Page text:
gaudapaada and buddha (was Re: brahman by ...)
egodust at DIGITAL.NET
Thu Nov 28 23:28:02 CST 1996
Kim Poulsen wrote:
> parikalpita is our D), it is the subjective, the subtle state, while
> paratantra is our C), etc. In G.K IV these terms are also employed frequently
> by G. He starts his treatise by using the maNDuukya terms and ends it using
> the mahayana terms. The commentators fills in other terms for the same
> principles. Shankara is very clear about the almost identicality of
> buddhism and Vedanta.
> The two major differences are
> 1) while the Vedanta philosopher by a positive statement will affirm his
> essential with A) (brahman and paramaatman) Nagarjuna by a series of denials
> and negative statements will deny the reality of anything else. He even denies
> the ultimate reality of a non-conditioned state like svabhaava, there is but
> the absolute, it is the "svabhaava" of the other states.
> It is this philosophy which cannot be refuted (being based on solid
> ground), but may have a problem with its attittude, so to speak.
> 2) By terming their absolute shhuunyata, the buddhists seems to be
> protesting against unfounded ideas about Brahman, but the mutual terms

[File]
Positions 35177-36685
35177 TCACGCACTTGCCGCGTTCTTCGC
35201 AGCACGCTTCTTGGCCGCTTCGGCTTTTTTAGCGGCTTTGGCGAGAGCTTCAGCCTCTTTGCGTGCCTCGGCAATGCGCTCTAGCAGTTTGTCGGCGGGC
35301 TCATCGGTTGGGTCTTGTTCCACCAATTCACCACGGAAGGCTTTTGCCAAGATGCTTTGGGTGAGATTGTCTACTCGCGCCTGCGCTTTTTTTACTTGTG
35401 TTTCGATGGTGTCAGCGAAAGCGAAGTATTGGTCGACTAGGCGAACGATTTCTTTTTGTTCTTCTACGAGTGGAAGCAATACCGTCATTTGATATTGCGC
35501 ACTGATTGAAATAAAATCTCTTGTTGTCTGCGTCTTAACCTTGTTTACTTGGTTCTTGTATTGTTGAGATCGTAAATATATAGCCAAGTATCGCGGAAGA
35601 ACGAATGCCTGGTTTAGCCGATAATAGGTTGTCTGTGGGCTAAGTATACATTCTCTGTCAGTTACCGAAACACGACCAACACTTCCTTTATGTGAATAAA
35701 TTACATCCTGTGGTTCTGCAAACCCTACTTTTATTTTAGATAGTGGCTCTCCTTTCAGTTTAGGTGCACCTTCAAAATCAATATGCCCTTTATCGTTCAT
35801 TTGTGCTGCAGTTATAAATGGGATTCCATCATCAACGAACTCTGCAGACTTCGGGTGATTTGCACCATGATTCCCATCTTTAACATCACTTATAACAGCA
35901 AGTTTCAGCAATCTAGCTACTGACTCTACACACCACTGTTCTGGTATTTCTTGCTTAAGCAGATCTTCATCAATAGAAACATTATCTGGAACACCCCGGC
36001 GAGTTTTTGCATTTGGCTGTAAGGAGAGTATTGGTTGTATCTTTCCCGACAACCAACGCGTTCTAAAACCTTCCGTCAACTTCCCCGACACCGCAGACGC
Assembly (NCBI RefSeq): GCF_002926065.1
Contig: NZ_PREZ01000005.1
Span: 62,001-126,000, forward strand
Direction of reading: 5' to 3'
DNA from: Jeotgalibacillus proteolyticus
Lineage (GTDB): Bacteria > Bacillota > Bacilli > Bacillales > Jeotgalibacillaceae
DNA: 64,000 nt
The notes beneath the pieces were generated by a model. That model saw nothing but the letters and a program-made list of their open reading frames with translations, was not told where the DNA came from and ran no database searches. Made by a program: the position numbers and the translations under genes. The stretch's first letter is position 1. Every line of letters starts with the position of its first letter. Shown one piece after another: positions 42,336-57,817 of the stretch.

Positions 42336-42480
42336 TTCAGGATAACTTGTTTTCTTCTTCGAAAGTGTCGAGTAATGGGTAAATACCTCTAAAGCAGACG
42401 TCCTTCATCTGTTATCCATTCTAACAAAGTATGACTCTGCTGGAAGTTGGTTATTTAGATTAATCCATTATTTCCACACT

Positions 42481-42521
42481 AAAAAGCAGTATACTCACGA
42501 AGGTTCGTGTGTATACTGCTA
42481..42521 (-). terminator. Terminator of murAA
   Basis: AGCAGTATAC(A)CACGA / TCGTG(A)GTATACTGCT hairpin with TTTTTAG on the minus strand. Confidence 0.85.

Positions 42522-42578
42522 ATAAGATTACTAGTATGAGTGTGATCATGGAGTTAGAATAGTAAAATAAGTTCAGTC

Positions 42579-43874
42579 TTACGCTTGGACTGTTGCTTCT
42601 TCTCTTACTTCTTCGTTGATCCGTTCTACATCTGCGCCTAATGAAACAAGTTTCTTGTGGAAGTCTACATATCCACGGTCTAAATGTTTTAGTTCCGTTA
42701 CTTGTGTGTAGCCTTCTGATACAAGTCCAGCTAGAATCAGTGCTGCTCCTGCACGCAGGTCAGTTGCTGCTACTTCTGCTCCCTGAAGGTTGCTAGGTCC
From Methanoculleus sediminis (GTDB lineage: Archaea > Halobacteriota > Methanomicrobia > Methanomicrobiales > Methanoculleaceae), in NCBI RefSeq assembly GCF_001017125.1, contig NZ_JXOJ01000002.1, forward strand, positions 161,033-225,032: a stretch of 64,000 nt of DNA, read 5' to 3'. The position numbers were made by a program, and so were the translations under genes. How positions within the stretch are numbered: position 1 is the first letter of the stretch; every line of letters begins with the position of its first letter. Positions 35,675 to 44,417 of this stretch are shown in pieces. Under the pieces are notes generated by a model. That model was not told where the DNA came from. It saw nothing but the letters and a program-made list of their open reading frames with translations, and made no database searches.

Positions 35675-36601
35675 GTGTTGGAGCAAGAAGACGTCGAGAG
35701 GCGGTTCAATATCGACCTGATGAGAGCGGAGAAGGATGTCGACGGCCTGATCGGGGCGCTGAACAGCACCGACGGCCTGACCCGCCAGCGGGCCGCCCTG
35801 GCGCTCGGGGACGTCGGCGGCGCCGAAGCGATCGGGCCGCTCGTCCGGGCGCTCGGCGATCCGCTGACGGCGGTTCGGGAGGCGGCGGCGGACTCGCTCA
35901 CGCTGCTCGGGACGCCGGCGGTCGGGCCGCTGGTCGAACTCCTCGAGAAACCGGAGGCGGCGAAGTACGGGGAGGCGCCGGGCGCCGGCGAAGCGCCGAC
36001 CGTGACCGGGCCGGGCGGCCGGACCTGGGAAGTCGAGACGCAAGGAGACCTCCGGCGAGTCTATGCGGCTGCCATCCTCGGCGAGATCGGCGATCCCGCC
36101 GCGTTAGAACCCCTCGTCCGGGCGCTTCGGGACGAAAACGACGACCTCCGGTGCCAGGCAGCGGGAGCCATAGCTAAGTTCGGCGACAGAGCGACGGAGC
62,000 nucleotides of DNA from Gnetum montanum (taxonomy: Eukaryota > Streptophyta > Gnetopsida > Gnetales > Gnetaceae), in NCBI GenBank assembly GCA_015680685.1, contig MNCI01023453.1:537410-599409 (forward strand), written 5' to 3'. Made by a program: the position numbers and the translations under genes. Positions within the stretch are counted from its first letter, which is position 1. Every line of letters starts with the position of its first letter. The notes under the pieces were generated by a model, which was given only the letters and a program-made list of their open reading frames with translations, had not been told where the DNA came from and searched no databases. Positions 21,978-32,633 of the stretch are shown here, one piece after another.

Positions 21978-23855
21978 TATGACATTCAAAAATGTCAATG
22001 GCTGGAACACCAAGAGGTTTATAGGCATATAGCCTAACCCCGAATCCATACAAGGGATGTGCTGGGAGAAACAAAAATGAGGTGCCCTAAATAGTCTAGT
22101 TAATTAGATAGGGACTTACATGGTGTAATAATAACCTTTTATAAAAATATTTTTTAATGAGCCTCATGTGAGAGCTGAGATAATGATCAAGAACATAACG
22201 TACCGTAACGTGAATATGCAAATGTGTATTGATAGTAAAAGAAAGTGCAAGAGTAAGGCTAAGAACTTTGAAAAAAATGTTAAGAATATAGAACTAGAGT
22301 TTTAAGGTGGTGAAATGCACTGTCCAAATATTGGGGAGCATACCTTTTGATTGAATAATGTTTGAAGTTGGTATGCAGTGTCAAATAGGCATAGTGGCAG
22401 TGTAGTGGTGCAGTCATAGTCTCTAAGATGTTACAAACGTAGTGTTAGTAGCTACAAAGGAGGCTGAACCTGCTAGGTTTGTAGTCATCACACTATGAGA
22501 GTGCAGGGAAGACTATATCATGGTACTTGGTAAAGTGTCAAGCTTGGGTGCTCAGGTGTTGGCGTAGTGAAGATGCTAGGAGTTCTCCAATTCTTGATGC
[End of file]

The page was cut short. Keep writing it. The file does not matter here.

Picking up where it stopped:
> akshara, para and parama are found far more often in both cases
Concur with your basic premise. If I may embellish...
It's apparent that the ideas adopted by most followers of the 'big 4'
(Hinduism, Buddhism, Christianity, Judaism) are in conflict due to lack of
insight...ignorance. If theosophy teaches us anything, it points the way to
discovering the universal key or philospher's stone revealing the archetypal
anima mundai responsible for corroborative doctrines manifesting in all
cultures and all ages. Clearly, such Ageless Wisdom Teachings belong to
no-one exclusively; neither to any culture.
The most compelling thread of commonality that runs through these superficially
different doctrines is the idea of a profound translogical simplicity relating
to the quality of unalloyed Being-ness (as H.P. Blavatsky expressed it) that
dwells in the Heart. Achieving the peaceful awareness of this primal state
is the soul's magnum opus. Deep investigation into the Life-picture reveals
how seemingly compelling philosophical matters extraneous to this are
metaphysically irrelevant. We could say that this specifically relates to an
ultimate condition: precluding moksha. On the contrary, it would seem to
represent an urgent centerpiece in the jnanamarga, especially if we consider
the idea of planting such seed into the pattern of our thinking...cultivating
and nurturing it...to one day overthrow the tyranny of the oppressive ego-Mind.
I can't agree with your intimation about the "greatest man who walked the
planet," however. (presumably referring to Sakyamuni Buddha) Jnani's have no
degrees. One may stimulate an individual more than others, but that's due to
personal temperament. For example, Sankara works through Mind, Ramakrishna
through emotion. Neither of their ego's is more than a burnt rope--as we've
often heard the saying go--they look like ropes, but you can't use them to tie
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